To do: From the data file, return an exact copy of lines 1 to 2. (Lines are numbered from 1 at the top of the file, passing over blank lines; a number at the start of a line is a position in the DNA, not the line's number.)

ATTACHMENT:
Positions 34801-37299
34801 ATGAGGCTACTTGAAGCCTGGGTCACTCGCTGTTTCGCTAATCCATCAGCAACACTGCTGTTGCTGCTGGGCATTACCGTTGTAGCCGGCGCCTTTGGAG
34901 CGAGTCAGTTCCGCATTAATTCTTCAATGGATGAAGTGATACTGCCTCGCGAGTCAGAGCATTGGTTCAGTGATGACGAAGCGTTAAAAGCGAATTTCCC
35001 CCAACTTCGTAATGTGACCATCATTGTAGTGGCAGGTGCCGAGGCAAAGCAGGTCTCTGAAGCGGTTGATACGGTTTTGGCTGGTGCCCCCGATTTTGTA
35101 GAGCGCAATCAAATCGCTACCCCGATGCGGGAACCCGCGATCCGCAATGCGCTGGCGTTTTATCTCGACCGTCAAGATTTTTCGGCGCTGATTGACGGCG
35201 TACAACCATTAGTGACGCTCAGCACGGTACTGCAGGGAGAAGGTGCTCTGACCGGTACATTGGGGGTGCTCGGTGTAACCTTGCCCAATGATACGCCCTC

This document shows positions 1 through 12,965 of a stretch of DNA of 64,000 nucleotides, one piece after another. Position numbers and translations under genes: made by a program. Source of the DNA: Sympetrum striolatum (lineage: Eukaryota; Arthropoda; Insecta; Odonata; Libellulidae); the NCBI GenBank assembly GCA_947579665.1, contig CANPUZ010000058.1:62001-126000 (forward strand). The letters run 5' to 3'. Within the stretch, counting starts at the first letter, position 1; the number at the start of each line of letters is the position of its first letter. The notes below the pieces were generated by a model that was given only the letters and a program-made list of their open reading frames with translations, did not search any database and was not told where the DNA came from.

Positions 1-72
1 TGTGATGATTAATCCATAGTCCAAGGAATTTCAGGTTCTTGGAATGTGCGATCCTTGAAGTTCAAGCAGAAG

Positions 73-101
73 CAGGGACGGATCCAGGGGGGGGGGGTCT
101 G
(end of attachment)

Positions 34801-37299
34801 ATGAGGCTACTTGAAGCCTGGGTCACTCGCTGTTTCGCTAATCCATCAGCAACACTGCTGTTGCTGCTGGGCATTACCGTTGTAGCCGGCGCCTTTGGAG